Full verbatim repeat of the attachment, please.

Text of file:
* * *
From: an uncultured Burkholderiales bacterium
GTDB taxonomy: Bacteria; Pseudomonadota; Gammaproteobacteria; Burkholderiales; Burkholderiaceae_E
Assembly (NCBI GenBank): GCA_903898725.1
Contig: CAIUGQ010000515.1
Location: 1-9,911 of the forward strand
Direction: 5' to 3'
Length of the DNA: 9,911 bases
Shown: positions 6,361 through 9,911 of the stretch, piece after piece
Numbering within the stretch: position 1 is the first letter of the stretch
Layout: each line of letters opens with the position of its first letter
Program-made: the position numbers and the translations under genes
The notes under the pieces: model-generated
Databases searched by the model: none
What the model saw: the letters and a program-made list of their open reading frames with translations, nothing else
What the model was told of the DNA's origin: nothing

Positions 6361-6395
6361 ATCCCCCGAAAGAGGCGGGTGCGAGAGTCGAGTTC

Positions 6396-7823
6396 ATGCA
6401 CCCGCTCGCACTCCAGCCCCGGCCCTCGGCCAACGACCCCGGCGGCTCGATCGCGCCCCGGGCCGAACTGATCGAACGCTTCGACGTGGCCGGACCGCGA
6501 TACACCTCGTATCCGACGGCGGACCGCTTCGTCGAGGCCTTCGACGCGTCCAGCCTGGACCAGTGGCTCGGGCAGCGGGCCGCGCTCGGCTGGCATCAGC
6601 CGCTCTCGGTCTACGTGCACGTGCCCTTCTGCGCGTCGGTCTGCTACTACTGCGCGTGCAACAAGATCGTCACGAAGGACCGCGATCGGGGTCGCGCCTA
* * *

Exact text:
From: an uncultured Burkholderiales bacterium
GTDB taxonomy: Bacteria; Pseudomonadota; Gammaproteobacteria; Burkholderiales; Burkholderiaceae_E
Assembly (NCBI GenBank): GCA_903898725.1
Contig: CAIUGQ010000515.1
Location: 1-9,911 of the forward strand
Direction: 5' to 3'
Length of the DNA: 9,911 bases
Shown: positions 6,361 through 9,911 of the stretch, piece after piece
Numbering within the stretch: position 1 is the first letter of the stretch
Layout: each line of letters opens with the position of its first letter
Program-made: the position numbers and the translations under genes
The notes under the pieces: model-generated
Databases searched by the model: none
What the model saw: the letters and a program-made list of their open reading frames with translations, nothing else
What the model was told of the DNA's origin: nothing

Positions 6361-6395
6361 ATCCCCCGAAAGAGGCGGGTGCGAGAGTCGAGTTC

Positions 6396-7823
6396 ATGCA
6401 CCCGCTCGCACTCCAGCCCCGGCCCTCGGCCAACGACCCCGGCGGCTCGATCGCGCCCCGGGCCGAACTGATCGAACGCTTCGACGTGGCCGGACCGCGA
6501 TACACCTCGTATCCGACGGCGGACCGCTTCGTCGAGGCCTTCGACGCGTCCAGCCTGGACCAGTGGCTCGGGCAGCGGGCCGCGCTCGGCTGGCATCAGC
6601 CGCTCTCGGTCTACGTGCACGTGCCCTTCTGCGCGTCGGTCTGCTACTACTGCGCGTGCAACAAGATCGTCACGAAGGACCGCGATCGGGGTCGCGCCTA